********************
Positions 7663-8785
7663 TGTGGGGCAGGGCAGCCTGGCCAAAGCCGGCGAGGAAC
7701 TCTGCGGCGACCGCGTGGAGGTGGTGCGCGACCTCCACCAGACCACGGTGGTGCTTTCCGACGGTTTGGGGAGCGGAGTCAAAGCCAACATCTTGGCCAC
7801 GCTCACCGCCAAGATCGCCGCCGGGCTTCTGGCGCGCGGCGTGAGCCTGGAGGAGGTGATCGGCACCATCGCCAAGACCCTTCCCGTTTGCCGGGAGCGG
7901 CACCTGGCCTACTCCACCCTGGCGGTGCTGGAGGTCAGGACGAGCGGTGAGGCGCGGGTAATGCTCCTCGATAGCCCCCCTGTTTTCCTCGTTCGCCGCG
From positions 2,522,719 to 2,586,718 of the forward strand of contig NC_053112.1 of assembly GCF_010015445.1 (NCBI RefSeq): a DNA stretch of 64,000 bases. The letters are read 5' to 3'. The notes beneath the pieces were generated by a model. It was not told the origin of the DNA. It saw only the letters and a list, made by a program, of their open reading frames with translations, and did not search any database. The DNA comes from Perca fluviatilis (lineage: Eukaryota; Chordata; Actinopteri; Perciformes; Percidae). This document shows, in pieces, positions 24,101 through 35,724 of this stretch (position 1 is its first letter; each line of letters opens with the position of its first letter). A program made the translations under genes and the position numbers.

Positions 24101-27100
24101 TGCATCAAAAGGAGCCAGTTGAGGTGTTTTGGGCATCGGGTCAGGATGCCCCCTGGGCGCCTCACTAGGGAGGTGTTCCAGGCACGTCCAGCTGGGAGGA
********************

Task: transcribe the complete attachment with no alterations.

Positions 7663-8785
7663 TGTGGGGCAGGGCAGCCTGGCCAAAGCCGGCGAGGAAC
7701 TCTGCGGCGACCGCGTGGAGGTGGTGCGCGACCTCCACCAGACCACGGTGGTGCTTTCCGACGGTTTGGGGAGCGGAGTCAAAGCCAACATCTTGGCCAC
7801 GCTCACCGCCAAGATCGCCGCCGGGCTTCTGGCGCGCGGCGTGAGCCTGGAGGAGGTGATCGGCACCATCGCCAAGACCCTTCCCGTTTGCCGGGAGCGG
7901 CACCTGGCCTACTCCACCCTGGCGGTGCTGGAGGTCAGGACGAGCGGTGAGGCGCGGGTAATGCTCCTCGATAGCCCCCCTGTTTTCCTCGTTCGCCGCG
From positions 2,522,719 to 2,586,718 of the forward strand of contig NC_053112.1 of assembly GCF_010015445.1 (NCBI RefSeq): a DNA stretch of 64,000 bases. The letters are read 5' to 3'. The notes beneath the pieces were generated by a model. It was not told the origin of the DNA. It saw only the letters and a list, made by a program, of their open reading frames with translations, and did not search any database. The DNA comes from Perca fluviatilis (lineage: Eukaryota; Chordata; Actinopteri; Perciformes; Percidae). This document shows, in pieces, positions 24,101 through 35,724 of this stretch (position 1 is its first letter; each line of letters opens with the position of its first letter). A program made the translations under genes and the position numbers.

Positions 24101-27100
24101 TGCATCAAAAGGAGCCAGTTGAGGTGTTTTGGGCATCGGGTCAGGATGCCCCCTGGGCGCCTCACTAGGGAGGTGTTCCAGGCACGTCCAGCTGGGAGGA